The faintest breeze blows cool off the almost-still lake, while the mid-morning sun is already heating up the deck. Fresh coffee burns my lips while the butter melts into crisp cinnamon toast. The quiet is punctuated by the morning songs of bright birds and unseen insects. A jumping fish sends concentric ripples across the lake as a loon breaks the surface and glides placidly along the shoreline.

Everything else disappears. The stresses, the worries, the frustrations. Gone. Melted in the hot sun. Dissolved in the cool water. Washed away by one perfect cup of coffee in one of the earth’s perfect places.

coffee on the deck

Impact

Today’s Daily Prompt: Tell us about a habit you’d like to break. Is there any way it can play a positive role in your life?

I like meteors.

The Perseid meteor shower peaks around August 9-14 every year. Like most events in the night sky, it is best viewed far away from the ubiquitous light pollution of urban areas. I’ve often been fortunate to be at the family cottage where we can lie on the dock, away from even the obscuring effect of the cottage lights, and listen to the lapping of the water and the distant cry of a loon while we watch for “shooting stars.”

Lying next to that particular body of water to observe bits of space rock burst into flame as they enter the earth’s atmosphere is made extra exotic by the fact that West Hawk Lake is actually a meteor impact crater. It is, therefore, hard not to contemplate the reality that once upon a time one of those pretty lights shooting through the night sky fell all the way and hit the earth right where you are lying–with enough impact to make a hole in the ancient granite of the Canadian Shield that is approximately 4 kilometers (2.5 miles) in diameter and 115 metres (377 feet) deep. It’s enough to make one go rooting around in the shed for dad’s old hard-hat.

Shooting stars are a beautiful sight when you are privileged to catch a glimpse of one. Perhaps because they are so ephemeral, they have throughout history acquired near-mystical significance. People once saw them as divine omens. We make wishes on them. But in reality all that magical beauty is just the long-distance view of something crashing into the upper atmosphere and being destroyed by the resulting conflagration.

That’s a less lovely image. In fact, it sound kind of messy.

Pretty nice for a hole in the ground...
Pretty nice for a hole in the ground…

Judging from the way the rocks are jumbled along the shoreline, I assume that, when the meteorite (which is what you call a meteor that actually lands) landed in the middle of the stretch of Canadian Shield that is now West Hawk Lake, it was extremely messy. Today,  the outcome of that catastrophic impact is an exquisite, spring-fed lake that has been my family’s summer destination for three generations.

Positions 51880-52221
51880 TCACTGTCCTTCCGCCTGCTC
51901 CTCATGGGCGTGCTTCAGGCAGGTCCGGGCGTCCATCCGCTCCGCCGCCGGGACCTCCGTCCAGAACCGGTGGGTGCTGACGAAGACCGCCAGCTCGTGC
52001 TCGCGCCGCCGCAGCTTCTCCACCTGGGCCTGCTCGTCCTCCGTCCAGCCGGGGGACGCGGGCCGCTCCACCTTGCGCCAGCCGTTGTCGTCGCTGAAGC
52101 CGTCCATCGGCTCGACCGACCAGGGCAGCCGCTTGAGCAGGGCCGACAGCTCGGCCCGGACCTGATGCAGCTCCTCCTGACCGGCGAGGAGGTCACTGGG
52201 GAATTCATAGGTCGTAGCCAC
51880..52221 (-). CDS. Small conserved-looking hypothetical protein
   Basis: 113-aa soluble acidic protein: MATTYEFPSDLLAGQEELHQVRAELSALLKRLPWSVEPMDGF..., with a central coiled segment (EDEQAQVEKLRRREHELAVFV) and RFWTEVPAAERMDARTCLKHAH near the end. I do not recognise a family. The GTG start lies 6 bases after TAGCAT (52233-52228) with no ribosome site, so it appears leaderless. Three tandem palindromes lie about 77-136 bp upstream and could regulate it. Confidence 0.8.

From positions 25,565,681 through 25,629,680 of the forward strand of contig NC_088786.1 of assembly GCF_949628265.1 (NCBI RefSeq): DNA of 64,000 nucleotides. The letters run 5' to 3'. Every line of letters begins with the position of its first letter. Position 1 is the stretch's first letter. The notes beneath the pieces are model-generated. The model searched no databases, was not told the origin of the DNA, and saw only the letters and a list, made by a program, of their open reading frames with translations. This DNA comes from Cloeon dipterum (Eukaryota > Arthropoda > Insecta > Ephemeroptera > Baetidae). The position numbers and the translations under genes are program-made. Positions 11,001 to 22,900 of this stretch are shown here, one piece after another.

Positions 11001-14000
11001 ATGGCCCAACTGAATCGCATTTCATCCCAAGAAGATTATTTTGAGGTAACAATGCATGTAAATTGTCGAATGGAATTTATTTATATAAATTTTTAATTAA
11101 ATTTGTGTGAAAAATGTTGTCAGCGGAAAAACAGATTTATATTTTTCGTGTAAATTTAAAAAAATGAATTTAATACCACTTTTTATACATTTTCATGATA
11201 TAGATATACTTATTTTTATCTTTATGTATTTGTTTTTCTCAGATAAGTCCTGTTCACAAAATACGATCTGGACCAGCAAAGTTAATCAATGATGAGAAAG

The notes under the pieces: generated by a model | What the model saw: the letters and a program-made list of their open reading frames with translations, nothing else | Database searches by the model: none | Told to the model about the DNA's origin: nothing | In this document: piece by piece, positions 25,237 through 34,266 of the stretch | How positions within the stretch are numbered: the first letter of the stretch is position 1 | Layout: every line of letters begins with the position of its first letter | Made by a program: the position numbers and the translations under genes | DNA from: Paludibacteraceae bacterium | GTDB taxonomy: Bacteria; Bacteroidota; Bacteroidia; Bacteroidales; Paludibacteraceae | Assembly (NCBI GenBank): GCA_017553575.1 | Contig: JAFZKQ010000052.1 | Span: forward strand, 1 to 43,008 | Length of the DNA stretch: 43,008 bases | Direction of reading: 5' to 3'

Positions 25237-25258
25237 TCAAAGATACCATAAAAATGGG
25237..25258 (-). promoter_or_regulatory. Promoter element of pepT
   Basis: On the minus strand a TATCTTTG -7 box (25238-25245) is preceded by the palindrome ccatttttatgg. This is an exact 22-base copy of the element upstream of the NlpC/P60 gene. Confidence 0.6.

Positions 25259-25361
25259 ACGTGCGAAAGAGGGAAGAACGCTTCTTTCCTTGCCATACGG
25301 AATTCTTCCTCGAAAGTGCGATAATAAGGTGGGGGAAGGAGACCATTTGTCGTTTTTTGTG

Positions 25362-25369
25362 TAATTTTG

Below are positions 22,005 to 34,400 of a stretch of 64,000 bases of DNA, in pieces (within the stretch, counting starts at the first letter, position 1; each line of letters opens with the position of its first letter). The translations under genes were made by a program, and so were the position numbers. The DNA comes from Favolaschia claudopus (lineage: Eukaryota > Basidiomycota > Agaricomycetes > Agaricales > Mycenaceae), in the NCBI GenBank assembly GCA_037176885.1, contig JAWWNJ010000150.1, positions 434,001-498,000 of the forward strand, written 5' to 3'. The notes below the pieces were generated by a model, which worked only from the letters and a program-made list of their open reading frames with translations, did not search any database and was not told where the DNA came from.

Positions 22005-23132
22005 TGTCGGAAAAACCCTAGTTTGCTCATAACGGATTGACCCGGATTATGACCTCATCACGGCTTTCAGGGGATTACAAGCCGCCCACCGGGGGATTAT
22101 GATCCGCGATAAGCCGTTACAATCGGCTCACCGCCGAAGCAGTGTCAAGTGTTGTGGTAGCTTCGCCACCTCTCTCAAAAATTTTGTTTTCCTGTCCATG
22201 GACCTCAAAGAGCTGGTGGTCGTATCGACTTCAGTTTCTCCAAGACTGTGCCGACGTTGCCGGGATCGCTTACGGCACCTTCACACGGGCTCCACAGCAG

We may wish on shooting starts, but it’s the meteorite landing that has the biggest impact.

I had my own crash-and-burn moment this week. In spite of my best efforts to ease myself back in gently, my first few days back at work after my leave left me feeling very much like I was hurtling into the atmosphere with enough force to ignite.

For one thing, there were some organizational changes announced just prior to my first day back, so I walked straight into the predictable tizzy that results from any such announcement. On top of that, this is a super busy time of year in my office. We are currently short-staffed. And of course, there was the shock of the overall pace and complexity of it all after so many leisurely days of doing, and thinking about, one thing at a time. But all that wasn’t really enough to explain why my head exploded.

Then about halfway through the week something shifted. I realized that I had fallen into an old habit that never serves me well: the habit of believing that I’m stuck in a rut, when in reality the tools to pull myself out of it have been in my hands all along. I realized that the greatest gift of my three month break from the familiar wasn’t all the fun I had while I was away, but rather a renewed clarity about things when I came back. I saw that for the umpteenth time in my life I had slipped into convincing myself that my work was something that happened to me, rather than something that was mine to create.

I remembered what I liked about my job: I have the great good fortune to be in a position to make an impact.

Marilyn Monroe is reputed to have said, “Sometimes good things fall apart so better things can fall together.”

I may be a little singed by the time I hit the ground, but when I do, I intend to leave a mark.